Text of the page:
AOL is continuing with its push to create content on a massive local scale, according to a story by the Silicon Valley Insider. The story says that AOL is looking to "expand Patch, its network of local news blogs, from 30 sites to 'hundreds', by the end of 2010."

AOL recently announced a similar 0-to-60 sort of initiative with its attempt to cover every single band at this year's South By Southwest festival with its content distribution project Seed.

The article quotes an internal communication, saying that AOL is looking "to be leaders in one of the most promising 'white spaces' on the Internet" as well as "in sourcing, creating, producing and delivering high quality content".

Patch is a "hyperlocal" website that offers news, photos and videos, discussions and information about local businesses. It is run by "professional editors, writers, photographers and videographers who live in or near the communities [they] serve". As such, Patch seems like a perfect candidate for the type of service offered by another arm of AOL, crowdsourced content provider Seed.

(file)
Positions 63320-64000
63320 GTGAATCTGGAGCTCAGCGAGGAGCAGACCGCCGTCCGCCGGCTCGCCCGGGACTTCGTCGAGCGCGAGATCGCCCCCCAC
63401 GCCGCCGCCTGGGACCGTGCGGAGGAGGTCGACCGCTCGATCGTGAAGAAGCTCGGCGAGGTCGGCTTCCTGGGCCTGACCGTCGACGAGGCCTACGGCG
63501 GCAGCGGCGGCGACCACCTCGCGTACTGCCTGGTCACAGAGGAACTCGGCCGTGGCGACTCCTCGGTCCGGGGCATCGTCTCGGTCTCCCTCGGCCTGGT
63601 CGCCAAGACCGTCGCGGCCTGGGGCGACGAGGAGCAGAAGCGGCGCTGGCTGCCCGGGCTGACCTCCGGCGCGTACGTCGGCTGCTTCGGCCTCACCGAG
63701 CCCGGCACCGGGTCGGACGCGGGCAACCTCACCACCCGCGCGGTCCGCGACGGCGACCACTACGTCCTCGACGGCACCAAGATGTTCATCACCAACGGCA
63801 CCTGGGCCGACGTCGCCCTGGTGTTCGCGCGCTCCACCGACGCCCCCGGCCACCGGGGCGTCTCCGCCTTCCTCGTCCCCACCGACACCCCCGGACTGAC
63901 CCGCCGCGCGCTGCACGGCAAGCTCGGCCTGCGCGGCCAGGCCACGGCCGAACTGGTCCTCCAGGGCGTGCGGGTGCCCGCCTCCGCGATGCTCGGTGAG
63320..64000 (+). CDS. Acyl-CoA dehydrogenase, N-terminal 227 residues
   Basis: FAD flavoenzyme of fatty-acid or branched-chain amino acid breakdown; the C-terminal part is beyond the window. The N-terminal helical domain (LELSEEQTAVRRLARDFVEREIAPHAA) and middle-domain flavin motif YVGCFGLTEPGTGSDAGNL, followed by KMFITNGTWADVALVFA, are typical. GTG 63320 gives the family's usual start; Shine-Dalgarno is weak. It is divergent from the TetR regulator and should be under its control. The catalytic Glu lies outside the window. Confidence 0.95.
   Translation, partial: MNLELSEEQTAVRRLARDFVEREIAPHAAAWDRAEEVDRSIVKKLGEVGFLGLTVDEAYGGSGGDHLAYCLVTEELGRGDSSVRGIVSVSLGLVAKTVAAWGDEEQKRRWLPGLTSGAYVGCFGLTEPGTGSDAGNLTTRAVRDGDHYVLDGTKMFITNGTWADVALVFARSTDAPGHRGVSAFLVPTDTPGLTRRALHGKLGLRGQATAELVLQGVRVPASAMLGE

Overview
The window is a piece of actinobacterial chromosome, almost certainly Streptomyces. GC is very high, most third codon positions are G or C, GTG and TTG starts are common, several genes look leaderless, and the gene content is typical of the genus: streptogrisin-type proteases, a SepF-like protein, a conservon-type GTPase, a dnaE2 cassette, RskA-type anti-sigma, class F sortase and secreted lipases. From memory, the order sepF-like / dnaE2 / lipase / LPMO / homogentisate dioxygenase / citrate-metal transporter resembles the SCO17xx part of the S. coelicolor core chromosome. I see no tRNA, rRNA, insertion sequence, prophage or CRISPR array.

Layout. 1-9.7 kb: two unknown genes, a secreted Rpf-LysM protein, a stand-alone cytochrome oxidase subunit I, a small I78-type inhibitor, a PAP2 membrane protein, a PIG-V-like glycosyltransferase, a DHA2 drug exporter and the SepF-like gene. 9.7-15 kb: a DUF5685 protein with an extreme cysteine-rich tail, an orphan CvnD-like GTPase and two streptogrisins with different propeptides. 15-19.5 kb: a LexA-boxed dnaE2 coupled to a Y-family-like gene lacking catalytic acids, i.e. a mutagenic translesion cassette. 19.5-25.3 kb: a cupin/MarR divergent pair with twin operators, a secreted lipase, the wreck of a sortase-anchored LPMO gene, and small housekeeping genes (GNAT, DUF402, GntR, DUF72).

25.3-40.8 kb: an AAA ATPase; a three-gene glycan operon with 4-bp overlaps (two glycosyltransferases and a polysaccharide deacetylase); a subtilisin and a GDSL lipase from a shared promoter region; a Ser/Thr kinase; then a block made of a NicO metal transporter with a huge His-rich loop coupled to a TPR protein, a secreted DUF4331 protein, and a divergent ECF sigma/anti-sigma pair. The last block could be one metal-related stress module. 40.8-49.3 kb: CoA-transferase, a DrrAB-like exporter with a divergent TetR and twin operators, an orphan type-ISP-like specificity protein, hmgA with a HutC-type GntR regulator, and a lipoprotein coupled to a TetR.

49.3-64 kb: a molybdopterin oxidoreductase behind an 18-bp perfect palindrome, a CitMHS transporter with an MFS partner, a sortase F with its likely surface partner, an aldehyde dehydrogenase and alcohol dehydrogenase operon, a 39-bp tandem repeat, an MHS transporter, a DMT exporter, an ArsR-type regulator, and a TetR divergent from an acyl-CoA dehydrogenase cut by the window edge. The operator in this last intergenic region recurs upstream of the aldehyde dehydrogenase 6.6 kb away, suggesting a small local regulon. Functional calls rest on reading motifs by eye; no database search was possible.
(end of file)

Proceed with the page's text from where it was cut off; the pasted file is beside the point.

While the article declares the intention to go from 30 sites to hundreds "quite the ambitious goal," we wonder if having a system like Seed already in place wouldn't make an otherwise potentially daunting task a bit easier. Actually, the SXSW coverage seems like a good testing ground for doing the same sort of coverage in hundreds of locations throughout the country.

As Paid Content wrote last month, Saul Hansell left the New York Times' Bits Blog in December to join Seed, with the purpose of "leveraging Seed across all of AOL's platforms".

Looking at the site, it would seem that the only issue in growing from 30 to hundreds would be general scalability, as each location is identical, but with different content. With an army of content providers at your fingertips, it would seem that the expansion is the obvious next step more than anything else.